Peatlands are true carbon sponges. It represents only 3% of the planet’s surface area, but contains between a quarter and a third of soil organic carbon. However, it also releases large amounts when dried to turn it into arable land. However, their role remains neglected in climate models. Chunjing Qiu, of the Laboratory of Climate and Environmental Sciences at the University of Paris-Sclay and colleagues now propose a preliminary estimate of these carbon emissions associated with the conversion of peatlands to farmland.
If peat cleans carbon very efficiently, it is due to its high humidity, low oxygen and high acidity, which prevents organic matter from completely decomposing. Dead plant remains accumulate in large quantities, with all carbon stored during their lifetime through photosynthesis. Then the last one is stored.
Unless the swamp dries up, for example due to fire or drainage. The peat then decomposes to release the carbon, and peatlands move from a basin to a carbon source, which emits heavily for the first seven years after it dries up, before slowly depleting.
This phenomenon, which is still poorly measured, is ignored in current models of global carbon emissions, due to the lack of sufficient data on the decomposition of peatlands converted into agricultural land. Chunjing Qiu and colleagues developed the first assessment of 12 countries with 90% of the peatlands in the northern hemisphere. They built a new model that reconstructs the expansion of cultivated areas since 850, setting several scenarios depending on whether or not these were former peatlands.
In the most optimistic scenario, the scarce farmland only comes from converting peatlands, while the worst case scenario is that a large number of it extends over the former peatlands. Once this area has been estimated over time, the researchers extrapolated the amount of carbon that intact peatlands have absorbed and have emitted during their transformation, over the past 1,150 years.
Converting peat bogs into agricultural areas was already a common practice in the Middle Ages and even earlier. The area of arable peatlands increased steadily up to a year eighteene century, before experiencing a rapid expansion to its peak in the middle of the last century. During this time, human activity has transformed these carbon sinks into net emitters: According to Chunjing Qiu and colleagues’ medium scenario, 72 billion tons of carbon were emitted in the Northern Hemisphere through these conversions. , of which 40 billion have been since 1750. In comparison, the natural mechanism of carbon uptake by intact peatlands has “only” captured 43 billion tons of carbon since ninthe century.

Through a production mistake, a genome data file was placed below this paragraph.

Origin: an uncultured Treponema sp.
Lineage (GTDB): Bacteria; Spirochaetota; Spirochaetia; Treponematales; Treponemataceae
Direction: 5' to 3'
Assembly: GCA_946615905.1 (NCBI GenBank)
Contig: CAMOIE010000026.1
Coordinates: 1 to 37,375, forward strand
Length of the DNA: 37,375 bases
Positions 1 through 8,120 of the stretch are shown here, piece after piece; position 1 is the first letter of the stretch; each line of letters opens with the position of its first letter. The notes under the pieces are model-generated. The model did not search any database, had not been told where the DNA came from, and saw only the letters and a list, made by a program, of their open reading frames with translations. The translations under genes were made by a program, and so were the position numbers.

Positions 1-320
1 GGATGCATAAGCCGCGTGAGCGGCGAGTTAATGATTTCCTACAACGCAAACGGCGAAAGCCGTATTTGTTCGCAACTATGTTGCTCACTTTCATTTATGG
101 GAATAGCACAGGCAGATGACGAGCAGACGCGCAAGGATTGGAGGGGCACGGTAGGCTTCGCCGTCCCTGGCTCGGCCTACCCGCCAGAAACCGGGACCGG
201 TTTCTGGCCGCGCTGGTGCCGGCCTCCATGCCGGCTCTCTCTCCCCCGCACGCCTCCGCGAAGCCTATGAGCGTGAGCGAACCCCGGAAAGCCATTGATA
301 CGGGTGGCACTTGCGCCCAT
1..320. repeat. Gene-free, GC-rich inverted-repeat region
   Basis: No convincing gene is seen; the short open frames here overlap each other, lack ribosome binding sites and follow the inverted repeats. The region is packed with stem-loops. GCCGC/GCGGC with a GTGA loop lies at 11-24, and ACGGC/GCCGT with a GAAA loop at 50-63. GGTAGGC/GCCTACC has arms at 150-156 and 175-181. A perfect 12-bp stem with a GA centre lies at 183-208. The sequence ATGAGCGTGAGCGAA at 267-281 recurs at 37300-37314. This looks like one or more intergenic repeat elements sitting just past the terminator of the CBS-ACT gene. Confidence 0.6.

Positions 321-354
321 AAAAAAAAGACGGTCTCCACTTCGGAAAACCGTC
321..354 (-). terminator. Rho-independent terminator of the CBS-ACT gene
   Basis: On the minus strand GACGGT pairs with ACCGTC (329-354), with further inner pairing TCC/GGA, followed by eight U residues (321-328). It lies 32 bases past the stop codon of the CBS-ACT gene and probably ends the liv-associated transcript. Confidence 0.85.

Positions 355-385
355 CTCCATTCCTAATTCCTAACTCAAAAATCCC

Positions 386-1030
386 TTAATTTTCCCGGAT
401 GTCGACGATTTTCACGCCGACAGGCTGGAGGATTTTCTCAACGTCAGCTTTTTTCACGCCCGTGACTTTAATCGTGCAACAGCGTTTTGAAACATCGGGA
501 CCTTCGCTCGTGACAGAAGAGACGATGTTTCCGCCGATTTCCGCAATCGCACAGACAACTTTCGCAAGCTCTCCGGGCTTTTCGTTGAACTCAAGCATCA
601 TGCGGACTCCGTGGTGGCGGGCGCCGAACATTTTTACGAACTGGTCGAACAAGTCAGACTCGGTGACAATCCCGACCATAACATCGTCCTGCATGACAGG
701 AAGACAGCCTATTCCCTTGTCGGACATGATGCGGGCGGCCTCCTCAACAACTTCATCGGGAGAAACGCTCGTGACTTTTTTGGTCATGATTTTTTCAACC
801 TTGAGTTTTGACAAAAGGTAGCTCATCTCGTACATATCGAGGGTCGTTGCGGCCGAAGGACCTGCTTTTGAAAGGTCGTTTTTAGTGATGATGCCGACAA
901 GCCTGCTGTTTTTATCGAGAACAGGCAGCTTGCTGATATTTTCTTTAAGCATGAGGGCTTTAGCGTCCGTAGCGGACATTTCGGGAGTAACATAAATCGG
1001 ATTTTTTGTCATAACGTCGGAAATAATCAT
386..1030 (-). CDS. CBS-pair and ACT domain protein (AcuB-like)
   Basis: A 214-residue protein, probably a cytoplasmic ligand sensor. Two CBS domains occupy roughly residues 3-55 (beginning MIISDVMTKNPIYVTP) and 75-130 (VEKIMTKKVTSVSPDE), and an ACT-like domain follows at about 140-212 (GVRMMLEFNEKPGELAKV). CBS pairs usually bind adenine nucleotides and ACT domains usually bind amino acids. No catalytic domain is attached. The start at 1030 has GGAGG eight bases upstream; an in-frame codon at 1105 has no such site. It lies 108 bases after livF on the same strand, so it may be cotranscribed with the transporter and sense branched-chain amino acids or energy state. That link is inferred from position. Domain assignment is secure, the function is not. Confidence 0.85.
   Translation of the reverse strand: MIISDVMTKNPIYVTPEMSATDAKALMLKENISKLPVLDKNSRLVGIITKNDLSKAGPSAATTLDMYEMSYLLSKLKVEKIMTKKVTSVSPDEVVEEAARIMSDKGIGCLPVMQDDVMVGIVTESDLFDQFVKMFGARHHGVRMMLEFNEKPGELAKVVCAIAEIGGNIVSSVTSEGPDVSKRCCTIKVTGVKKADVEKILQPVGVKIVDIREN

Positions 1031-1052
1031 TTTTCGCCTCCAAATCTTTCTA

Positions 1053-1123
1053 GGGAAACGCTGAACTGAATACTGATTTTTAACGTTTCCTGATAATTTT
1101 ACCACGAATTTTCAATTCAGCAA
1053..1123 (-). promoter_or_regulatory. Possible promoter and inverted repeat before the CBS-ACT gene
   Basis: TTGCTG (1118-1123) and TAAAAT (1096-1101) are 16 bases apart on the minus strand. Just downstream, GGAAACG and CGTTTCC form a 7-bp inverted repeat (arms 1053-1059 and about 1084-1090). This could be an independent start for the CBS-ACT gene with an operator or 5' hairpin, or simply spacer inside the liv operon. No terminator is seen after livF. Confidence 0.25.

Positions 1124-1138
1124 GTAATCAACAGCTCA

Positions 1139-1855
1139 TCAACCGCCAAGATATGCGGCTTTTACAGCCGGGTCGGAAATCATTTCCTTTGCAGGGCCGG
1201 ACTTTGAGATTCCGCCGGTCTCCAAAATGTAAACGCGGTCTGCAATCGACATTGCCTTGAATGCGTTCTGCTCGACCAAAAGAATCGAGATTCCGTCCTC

However, margins of error for these emissions remain quite wide: they can vary from single to double depending on the scenario considered to estimate the area of converted peatlands. It would be “difficult to reduce the uncertainty about the disappearing peatlands, except to use regional dates that are not necessarily representative,” notes Philip Ciais, a researcher at the CEA’s Laboratory of Climate and Environmental Sciences, who was involved in the study. “What is certain is that in Northern Europe, and for example in France, in Pas-de-Calais, much arable land was taken from peat bogs.”
In the meantime, these estimates give it first place by volume, and require a revision of the nearly 40 billion tons of carbon absorbed by the soil, which has so far been estimated at 220 billion tons over the period 1750-2018. But it also requires an upward revision of the carbon footprint of many human activities. Thus, the total carbon emissions associated with the transition and change in land use since 1750 should be reassessed at 100 billion tons, as opposed to 60 today. To incorporate peatlands as closely as possible into climate models, these numbers must be supplemented with similar estimates for the tropics. In these areas, fires and deforestation are unlikely to mitigate losses.
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